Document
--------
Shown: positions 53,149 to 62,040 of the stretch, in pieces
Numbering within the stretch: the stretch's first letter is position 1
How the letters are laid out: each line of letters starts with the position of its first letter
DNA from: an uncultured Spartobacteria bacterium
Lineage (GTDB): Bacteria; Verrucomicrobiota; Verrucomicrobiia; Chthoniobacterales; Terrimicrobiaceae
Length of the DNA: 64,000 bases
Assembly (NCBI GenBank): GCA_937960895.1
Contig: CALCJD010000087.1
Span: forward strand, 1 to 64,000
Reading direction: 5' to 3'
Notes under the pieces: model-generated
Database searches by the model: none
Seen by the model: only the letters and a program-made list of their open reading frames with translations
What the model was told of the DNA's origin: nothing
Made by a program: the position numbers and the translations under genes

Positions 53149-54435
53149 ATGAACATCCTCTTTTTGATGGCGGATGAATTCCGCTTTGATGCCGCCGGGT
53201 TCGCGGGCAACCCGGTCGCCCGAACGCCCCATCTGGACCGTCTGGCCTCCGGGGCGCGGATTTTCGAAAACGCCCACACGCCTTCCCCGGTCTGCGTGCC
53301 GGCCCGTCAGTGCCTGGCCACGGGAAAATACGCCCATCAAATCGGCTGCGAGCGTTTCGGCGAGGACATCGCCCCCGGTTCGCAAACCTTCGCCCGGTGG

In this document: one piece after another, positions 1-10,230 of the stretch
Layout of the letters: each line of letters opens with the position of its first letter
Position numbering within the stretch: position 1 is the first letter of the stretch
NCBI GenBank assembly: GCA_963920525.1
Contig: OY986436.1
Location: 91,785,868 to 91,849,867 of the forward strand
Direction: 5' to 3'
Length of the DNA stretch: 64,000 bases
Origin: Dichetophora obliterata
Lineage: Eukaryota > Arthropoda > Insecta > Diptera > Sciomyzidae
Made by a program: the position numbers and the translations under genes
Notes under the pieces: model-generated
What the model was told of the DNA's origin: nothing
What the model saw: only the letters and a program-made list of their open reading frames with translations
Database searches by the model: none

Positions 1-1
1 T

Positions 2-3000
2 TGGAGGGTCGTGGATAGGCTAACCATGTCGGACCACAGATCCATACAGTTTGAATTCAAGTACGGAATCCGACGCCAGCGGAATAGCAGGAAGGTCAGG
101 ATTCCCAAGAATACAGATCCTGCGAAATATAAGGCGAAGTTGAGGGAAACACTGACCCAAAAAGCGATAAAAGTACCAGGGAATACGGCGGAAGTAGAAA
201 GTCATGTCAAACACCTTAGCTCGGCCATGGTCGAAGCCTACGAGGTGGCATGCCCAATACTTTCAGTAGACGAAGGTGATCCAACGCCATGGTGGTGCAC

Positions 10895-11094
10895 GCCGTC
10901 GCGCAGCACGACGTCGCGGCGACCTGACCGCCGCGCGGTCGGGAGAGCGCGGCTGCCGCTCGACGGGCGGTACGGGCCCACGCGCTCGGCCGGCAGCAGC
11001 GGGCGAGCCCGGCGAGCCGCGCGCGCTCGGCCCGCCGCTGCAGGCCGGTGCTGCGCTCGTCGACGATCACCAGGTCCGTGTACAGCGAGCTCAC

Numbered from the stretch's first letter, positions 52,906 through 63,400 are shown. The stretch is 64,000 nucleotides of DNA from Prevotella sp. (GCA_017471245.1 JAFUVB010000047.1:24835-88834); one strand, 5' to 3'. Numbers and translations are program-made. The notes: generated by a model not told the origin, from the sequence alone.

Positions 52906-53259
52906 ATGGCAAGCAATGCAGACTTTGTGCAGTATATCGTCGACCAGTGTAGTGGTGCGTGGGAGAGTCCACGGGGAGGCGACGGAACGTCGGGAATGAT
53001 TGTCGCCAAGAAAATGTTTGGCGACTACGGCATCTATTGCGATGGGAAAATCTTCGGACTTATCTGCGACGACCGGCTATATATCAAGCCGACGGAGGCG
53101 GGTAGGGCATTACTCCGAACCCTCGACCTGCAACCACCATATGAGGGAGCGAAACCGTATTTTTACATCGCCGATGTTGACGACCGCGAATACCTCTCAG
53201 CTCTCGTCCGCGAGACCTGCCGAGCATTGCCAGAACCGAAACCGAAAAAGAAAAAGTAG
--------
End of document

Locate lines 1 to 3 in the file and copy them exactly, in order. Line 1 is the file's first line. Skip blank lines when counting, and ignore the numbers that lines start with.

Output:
Shown: positions 53,149 to 62,040 of the stretch, in pieces
Numbering within the stretch: the stretch's first letter is position 1
How the letters are laid out: each line of letters starts with the position of its first letter